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Boehner on Hastert Rule: ‘It was never a rule to begin with’

House Speaker John Boehner (R-Ohio) signaled Thursday that he may continue to bypass a House Republican rule that has required any legislation being voted upon to have the support of a majority of the GOP conference.

Boehner has flouted the so-called "Hastert Rule" -- named for former GOP House Speaker Dennis Hastert (R-Ill.) -- on a few pieces of key legislation so far this year, which hasn't sat well with some conservatives.

He said at a news conference Thursday that he will continue to try and follow it in spirit, but also suggested he might well violate it for upcoming votes on guns, immigration and the budget.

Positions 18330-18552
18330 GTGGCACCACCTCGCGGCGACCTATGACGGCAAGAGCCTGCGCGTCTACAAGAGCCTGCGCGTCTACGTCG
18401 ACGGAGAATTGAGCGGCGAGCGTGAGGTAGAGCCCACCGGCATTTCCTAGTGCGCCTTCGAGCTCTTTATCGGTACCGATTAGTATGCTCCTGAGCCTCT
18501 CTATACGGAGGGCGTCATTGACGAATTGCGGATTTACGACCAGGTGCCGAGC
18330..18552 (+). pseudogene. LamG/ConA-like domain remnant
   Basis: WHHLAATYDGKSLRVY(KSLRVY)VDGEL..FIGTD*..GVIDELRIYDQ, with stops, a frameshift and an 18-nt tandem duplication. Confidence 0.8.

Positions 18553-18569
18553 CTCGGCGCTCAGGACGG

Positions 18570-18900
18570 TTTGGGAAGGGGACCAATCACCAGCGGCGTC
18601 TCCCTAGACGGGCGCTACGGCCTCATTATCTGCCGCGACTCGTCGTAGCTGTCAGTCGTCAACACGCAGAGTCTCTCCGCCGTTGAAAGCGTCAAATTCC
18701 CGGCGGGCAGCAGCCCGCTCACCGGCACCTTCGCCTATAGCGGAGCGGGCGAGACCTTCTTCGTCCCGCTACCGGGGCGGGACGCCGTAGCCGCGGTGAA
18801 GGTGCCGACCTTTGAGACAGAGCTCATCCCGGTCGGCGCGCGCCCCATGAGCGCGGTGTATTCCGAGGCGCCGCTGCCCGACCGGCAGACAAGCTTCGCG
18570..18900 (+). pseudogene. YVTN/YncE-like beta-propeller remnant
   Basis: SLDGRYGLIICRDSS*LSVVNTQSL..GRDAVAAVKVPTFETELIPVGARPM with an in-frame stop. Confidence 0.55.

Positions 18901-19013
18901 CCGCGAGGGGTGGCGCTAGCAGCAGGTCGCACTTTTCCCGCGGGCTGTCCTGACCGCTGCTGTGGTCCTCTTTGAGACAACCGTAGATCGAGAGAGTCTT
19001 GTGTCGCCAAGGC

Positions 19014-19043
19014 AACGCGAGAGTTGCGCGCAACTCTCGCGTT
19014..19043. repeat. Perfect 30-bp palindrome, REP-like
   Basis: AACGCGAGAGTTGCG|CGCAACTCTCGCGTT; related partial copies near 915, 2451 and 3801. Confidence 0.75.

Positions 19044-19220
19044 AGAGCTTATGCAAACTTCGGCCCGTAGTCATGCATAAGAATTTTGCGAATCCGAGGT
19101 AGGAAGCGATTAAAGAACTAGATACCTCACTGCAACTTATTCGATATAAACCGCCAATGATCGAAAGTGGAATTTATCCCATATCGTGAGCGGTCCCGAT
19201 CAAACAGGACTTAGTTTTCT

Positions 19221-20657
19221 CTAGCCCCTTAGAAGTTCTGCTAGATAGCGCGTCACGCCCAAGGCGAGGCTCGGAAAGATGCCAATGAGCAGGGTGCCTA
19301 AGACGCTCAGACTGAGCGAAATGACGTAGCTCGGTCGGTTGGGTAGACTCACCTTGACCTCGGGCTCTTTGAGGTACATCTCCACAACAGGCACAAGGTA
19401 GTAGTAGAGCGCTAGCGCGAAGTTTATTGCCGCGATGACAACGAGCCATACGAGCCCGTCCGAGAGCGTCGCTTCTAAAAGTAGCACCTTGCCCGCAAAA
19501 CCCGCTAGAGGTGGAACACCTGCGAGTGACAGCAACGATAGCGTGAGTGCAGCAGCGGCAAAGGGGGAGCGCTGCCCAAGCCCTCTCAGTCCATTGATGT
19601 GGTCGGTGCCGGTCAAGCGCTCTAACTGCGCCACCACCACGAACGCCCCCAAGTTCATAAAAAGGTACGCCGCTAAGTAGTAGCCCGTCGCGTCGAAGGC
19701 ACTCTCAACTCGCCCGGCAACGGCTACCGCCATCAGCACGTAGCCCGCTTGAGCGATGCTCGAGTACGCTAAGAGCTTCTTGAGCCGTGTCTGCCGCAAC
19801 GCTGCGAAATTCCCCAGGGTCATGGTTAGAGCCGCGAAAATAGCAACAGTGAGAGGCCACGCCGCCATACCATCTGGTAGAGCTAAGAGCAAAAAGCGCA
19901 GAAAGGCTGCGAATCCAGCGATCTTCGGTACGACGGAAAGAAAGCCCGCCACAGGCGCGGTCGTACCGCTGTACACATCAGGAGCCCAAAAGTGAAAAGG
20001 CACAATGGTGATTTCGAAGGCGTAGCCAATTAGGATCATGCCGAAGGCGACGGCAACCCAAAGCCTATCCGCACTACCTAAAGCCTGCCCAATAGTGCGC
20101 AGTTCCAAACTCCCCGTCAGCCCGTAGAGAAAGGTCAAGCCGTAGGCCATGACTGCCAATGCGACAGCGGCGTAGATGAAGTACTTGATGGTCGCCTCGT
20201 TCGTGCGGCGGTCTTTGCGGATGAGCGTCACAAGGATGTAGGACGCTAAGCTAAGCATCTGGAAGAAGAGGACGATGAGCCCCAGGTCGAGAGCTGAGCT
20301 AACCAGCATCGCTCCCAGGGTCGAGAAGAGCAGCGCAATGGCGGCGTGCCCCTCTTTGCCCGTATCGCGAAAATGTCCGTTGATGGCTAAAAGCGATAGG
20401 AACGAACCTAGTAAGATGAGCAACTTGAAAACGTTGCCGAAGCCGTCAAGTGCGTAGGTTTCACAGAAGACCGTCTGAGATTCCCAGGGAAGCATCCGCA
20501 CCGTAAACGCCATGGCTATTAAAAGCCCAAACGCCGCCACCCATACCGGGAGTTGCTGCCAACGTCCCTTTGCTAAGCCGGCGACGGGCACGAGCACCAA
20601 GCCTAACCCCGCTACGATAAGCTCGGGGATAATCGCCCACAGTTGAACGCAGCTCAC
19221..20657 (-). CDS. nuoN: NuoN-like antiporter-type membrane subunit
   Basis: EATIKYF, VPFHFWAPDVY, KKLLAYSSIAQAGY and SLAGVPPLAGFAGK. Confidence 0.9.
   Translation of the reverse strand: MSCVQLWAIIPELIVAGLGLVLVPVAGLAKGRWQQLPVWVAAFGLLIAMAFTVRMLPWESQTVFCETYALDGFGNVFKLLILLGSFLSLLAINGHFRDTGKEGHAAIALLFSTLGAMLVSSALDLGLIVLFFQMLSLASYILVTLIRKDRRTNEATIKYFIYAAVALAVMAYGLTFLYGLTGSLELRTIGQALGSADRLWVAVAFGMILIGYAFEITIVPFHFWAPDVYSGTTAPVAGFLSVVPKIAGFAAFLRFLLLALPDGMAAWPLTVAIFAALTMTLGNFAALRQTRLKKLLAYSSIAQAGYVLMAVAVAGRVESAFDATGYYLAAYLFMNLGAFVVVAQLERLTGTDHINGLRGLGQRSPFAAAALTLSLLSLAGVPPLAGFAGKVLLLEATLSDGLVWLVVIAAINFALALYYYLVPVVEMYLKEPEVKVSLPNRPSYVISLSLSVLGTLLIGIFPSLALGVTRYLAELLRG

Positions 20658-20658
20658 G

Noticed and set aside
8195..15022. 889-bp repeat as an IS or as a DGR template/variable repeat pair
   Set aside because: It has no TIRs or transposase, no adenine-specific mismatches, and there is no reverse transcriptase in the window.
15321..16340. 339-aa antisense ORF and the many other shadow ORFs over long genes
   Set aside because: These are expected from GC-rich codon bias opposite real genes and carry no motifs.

“Listen: It was never a rule to begin with," Boehner said. "And certainly my prerogative – my intention is to always pass bills with strong Republican support.”

Boehner in early March sought to reassure his conference that the rule would continue to be regular practice, but he broke it again earlier this week.

Many of the big upcoming votes in the House -- specifically on immigration, guns and the budget -- could struggle to get the votes of a majority of the GOP conference, which under the Hastert Rule would prevent them from coming to a vote at all.

Boehner, of course, is hardly the first speaker to violate the rule. Hastert himself even violated it from time to time.

Updated at 5:19 p.m.

Aaron Blake covers national politics and writes regularly for The Fix.

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